December 9, 2007 | BITE: My Journal

A Blizzard of Winter White at Park Avenue


White feels a bit chilly as the season switches at Park Avenue Winter. Photo: Steven Richter

White feels a bit chilly as the season switches at Park Avenue Winter. Photo: Steven Richter

             After a carefree summer and a cozening autumn, the new season is straining the imagination of Park Avenue Winter. To change the name, the menu, the walls, the uniforms, the chandeliers.  How quickly this charming romp through the seasons has developed a cramp in the hamstring.


             I can go along with the winter white décor, sleek and shimmery.  The staff in funky white tuxedo jackets.  The sensational chandeliers with crystal balls in white gauze with bare winter tree branches. Though I must say for me winter is more a Ralph Lauren fantasy: deep gem-colored velvet and plaid taffeta, evergreens and mulled wine in front of the fire. Thankfully, I brought my stole.


              But winter white food is ridiculous.  The seasonal menu is not only seasonal, it’s a joke.  Cod and brandade.  Coconut basmati rice.  Coconut angel food cake.  Puleeze.  Instead of the great dishes of winter, we have foods that remind us it could be snowing outside.  Did the designers from AvroKO do the menu too? Spectacular Nantucket Bay scallops and baby gnocchi, so amusing, they look exactly alike…till you taste.  Oh yes, that’s a scallop.  And hmmm, that’s gnocchi.  But what about some flavor?  To glaze them would have made them delicious but brown, alas.  And a trickle of lime butter doesn’t do the trick.


             I admit we got off to a bad start – at a depression-bare wooden table under the speakers with an especially irritating thwacking beat and no music.


             “Can’t you turn that off?” snaps our puckish friend.


             The maitre d’ nods his head, understanding, if not sympathetic.  “We’re still working on the music,” he confesses.  Indeed, they are. All night, sometimes vapid, sometimes insistent, right in our corner.


 A garlicky blanket of savory green adds zest to a juicy veal chop. Photo: Steven Richter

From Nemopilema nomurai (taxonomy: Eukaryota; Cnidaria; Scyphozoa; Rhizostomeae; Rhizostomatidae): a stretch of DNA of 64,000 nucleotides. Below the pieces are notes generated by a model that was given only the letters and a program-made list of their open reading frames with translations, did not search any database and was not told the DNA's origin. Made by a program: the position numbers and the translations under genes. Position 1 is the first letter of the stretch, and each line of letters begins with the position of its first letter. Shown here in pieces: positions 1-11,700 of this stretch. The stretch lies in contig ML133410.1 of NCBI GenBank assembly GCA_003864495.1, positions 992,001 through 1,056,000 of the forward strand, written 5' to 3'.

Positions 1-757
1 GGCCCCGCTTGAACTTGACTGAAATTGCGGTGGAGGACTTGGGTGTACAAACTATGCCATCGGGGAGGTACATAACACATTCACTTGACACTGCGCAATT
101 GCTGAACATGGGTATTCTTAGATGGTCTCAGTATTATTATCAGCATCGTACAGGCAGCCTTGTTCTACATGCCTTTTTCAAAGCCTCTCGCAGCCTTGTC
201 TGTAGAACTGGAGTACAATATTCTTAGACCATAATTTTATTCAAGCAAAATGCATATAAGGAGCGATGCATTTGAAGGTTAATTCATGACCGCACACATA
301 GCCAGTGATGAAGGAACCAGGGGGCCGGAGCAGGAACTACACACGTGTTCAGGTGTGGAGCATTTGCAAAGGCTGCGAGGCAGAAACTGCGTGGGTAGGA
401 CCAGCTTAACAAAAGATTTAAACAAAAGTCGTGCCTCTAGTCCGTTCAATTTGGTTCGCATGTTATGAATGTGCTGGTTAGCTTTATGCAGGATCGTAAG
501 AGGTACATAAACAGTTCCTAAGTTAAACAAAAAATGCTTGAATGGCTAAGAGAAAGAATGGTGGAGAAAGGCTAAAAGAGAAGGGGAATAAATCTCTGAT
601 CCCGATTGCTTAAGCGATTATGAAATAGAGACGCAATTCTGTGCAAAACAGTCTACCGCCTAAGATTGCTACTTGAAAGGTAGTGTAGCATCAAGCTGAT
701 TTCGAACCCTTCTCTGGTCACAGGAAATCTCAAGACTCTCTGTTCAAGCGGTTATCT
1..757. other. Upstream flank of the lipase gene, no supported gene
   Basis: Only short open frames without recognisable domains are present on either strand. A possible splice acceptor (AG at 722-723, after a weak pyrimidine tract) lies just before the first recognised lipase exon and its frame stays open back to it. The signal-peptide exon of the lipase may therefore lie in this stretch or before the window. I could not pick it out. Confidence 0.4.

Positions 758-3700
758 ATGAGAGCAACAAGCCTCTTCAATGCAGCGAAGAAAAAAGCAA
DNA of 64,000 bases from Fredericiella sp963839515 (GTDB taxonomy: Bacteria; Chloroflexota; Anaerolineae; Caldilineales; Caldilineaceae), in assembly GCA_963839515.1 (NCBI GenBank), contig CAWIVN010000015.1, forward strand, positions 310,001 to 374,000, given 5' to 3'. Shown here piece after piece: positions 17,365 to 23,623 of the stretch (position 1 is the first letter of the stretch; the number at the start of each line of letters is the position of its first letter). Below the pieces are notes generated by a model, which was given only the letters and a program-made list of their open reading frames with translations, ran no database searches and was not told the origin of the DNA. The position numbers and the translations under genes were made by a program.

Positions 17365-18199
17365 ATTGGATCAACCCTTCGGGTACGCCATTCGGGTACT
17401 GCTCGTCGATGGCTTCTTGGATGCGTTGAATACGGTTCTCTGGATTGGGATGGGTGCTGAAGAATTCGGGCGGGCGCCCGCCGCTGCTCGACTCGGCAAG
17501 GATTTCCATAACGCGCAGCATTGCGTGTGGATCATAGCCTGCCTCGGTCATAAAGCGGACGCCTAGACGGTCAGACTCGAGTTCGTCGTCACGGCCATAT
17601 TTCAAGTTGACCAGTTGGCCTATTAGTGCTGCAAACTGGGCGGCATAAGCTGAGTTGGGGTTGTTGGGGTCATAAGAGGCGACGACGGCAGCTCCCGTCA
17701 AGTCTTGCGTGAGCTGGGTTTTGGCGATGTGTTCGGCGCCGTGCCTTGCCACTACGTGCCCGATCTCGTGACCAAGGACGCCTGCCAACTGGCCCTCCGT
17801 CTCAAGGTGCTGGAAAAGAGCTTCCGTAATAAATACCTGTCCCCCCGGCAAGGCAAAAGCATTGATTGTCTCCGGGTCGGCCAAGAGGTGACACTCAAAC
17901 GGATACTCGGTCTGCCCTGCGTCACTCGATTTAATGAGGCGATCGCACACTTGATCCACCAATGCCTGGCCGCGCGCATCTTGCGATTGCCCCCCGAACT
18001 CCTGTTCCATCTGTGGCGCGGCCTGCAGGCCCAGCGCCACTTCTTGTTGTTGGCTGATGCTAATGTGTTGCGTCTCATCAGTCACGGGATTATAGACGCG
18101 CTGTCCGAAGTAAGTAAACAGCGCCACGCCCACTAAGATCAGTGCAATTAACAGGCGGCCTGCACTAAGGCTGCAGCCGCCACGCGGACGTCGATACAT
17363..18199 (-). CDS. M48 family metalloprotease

Alas, not even remarkably voluptuous and lively venison tartare can make up for the stupidity of bringing four of us starters and leaving the fifth guest to wait 10 minutes while the tartare is blended tableside.  Shall we wait politely while the soup gets cold or rudely start and feed the orphan nibbles? How about staging the tartare fandango and then bringing the other appetizers?


        Still, I ate so well in summer and fall (and I’ve sent so many friends and readers here) I expect the kitchen to live up to billing.  And Chef Craig Koketsu does with porcini plumped ravioli on Swiss chard and his kataifi-wrapped tiger prawns in a puddle of tangy grapefruit nage.  Three nearly raw slabs of almost invisibly seared tuna are almost too rich to finish. And a wonderful, juicy grilled veal chop with a thatch of  green-garlic bread crumbs makes the too-cooked red snapper seem even more boring. Black sea bass is overshadowed by its brioche-crusted poached eggs. The menu warns that it’s “roast” chicken “coq au vin,” but I am expecting more of the long-simmered classic, not  dried out chicken from the oven with mushrooms and onions “au vin” on the side.


         Happily, our table of Park Avenue-Whatever-Season first-timers are provoked to wild enthusiasm by pastry star Richard Leach’s desserts. They love the warm gingerbread with apple puree and spiced raisins…are wild about the flourless chocolate cake with peanut butter brittle. And charmed by the angel food cake with caramel panna cotta, although not by the coconut curry sorbet.


         Still I admit it is cruel to greet Smith & Wollensky scion Michael as he introduces himself to the table with my suggestion that “Soft jazz would be perfect for your crowd. These Park Avenue seniors.”  He looks around the room, as if seeing a mirage of young hotties, clearly stung. Instantly, I am sorry. I must stop speaking my mind and save it for Word.